by Tablizer (95088) on Sunday June 28, 2009 @03:15PM (#28506173) Homepage Journal

    It was sheer luck that the Americas happened to exist right about where Asia wasn't.

    If it wasn't, they'd probably just turn around, head back, and we'd never hear about it in history books. The crew was getting edgy near the end of the trip because they were running out of enough supplies to turn back without a shore-stop, but they kept seeing plant debris in the water that suggested shore was near. If not for the debris, they would probably have turned around a bit sooner and simply gave up, barely making it back before starving.

    Thus, they "mostly" knew what they were doing.
       

  • Re:Hope (Score:5, Informative)

    by Tablizer (95088) on Sunday June 28, 2009 @03:31PM (#28506281) Homepage Journal

    If not for the debris, they would probably have turned around a bit sooner and simply gave up

    Ironically, Neal faced a similar decision. The computer was signaling an unknown overload and they were also running tight on landing fuel as he spotted some large boulders he wanted to avoid. He could have called to abort the mission, using the ascent engine to return to moon orbit. In fact, "abort" would have been the "right" decision in my opinion based on what was known at the time.

    He gambled that the computer was still returning useful info despite the overload[1], and that he could manage his way to a landing on short fuel. I remember him saying afterward that even if he ran out of fuel, he was close enough to the ground for a "bounce" landing while jetting around the boulders, and thus mostly ignored ground-control's warnings. (The main ground announcer even joked about ground control "turning blue" just after landing because of the late landing.)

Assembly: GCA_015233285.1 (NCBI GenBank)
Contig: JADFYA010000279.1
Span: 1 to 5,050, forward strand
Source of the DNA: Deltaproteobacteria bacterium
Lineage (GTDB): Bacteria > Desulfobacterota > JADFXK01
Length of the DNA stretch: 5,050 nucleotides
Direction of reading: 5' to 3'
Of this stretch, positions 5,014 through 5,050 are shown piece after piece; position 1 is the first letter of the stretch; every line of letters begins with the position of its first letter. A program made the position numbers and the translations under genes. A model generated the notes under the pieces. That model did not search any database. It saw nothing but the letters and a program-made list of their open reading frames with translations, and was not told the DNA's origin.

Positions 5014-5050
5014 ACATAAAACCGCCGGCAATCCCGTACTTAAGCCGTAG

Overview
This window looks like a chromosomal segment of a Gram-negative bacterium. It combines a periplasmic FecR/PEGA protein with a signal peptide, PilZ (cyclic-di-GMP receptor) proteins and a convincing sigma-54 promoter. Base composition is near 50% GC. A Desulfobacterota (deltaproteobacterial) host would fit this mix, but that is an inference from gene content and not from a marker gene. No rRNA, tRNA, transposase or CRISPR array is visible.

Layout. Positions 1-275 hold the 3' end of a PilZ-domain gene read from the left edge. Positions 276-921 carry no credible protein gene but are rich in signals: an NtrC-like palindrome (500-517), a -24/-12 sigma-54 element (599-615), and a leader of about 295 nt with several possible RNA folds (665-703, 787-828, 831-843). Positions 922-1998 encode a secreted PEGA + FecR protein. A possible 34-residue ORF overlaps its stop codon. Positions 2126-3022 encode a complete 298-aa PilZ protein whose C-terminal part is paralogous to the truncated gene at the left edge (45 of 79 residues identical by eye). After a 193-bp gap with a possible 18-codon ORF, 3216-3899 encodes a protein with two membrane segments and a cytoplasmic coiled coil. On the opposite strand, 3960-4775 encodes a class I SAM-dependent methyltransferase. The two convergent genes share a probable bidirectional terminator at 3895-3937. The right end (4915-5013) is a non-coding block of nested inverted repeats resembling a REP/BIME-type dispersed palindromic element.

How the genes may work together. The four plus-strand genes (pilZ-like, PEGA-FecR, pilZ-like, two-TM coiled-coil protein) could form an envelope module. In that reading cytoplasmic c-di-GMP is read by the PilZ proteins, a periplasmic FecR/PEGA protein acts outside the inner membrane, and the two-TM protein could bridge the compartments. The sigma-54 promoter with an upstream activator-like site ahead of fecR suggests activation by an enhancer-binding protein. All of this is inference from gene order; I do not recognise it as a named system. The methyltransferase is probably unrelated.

He was possibly thinking he might never get a second chance, and thus took on excessive risk.

    [1] (It turned out the computer was still sufficient despite the overload, but they didn't fully know it then because they didn't know the cause yet. The cause turned out to be an extra un-docking service that they accidentally left on that wasn't needed for landing.)
                   

  • Re:Hope (Score:2, Informative)

    by Tablizer (95088) on Sunday June 28, 2009 @03:57PM (#28506495) Homepage Journal

    Joke aside, Armstrong had been through some rough times in other missions or tests, and that's probably why they selected him. The first was when a leak caused a Gemini (?) capsule to spin out of control. He was eventually able to bring it back under control despite enough G's to potentially pass out. The second was some kind of experimental moon lander that crashed in tests. He survived, and after being patched up, went right back to work as if nothing happened. This attitude got him the reputation for having nerves of steel. But I'm sure he understood that "bleep happens" after all that.
       

  • by Anonymous Coward on Sunday June 28, 2009 @04:02PM (#28506537)

    nobody was formerly responsible

    The word you are looking for is formally.

  • Re:FYI (Score:3, Informative)

    by the_other_chewey (1119125) on Sunday June 28, 2009 @04:44PM (#28506797)

    ...and then finally, for archival, this was stored by pointing a 16mm film camera at a monitor.

    No, that was for transmission, the second step in the chain after reception. The Apollo 11 camera had 10fps, and
    as there was no easy way to do real-time frame rate conversions in the 1960s, the solution was to point a camera at a
    display [wikipedia.org] at Honeysuckle Creek Station [wikipedia.org] in Australia.

    This filmed-from-a-display feed is the only source of Apollo 11 video we know today.

    The lost tapes supposedly contain a direct recording of the 10fps video stream from the lander.